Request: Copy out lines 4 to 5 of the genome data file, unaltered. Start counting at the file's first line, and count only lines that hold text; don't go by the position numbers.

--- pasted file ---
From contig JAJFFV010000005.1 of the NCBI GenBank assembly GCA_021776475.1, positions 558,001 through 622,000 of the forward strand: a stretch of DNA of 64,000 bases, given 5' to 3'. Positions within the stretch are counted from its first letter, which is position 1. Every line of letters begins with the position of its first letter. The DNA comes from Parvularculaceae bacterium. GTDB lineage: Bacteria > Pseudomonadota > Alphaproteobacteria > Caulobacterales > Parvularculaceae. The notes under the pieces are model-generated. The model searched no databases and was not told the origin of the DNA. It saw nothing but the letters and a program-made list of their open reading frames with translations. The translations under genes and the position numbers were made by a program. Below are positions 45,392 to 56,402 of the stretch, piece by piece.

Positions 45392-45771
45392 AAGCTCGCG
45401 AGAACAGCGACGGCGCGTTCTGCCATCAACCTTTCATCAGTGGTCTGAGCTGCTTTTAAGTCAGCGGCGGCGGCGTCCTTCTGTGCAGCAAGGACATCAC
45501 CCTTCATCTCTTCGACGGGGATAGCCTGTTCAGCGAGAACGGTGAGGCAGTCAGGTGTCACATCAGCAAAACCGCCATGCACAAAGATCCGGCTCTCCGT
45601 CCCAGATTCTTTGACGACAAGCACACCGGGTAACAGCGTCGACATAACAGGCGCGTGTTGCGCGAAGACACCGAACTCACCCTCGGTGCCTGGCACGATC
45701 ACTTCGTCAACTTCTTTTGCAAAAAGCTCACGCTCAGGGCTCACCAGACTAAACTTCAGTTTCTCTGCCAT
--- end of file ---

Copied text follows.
45401 AGAACAGCGACGGCGCGTTCTGCCATCAACCTTTCATCAGTGGTCTGAGCTGCTTTTAAGTCAGCGGCGGCGGCGTCCTTCTGTGCAGCAAGGACATCAC
45501 CCTTCATCTCTTCGACGGGGATAGCCTGTTCAGCGAGAACGGTGAGGCAGTCAGGTGTCACATCAGCAAAACCGCCATGCACAAAGATCCGGCTCTCCGT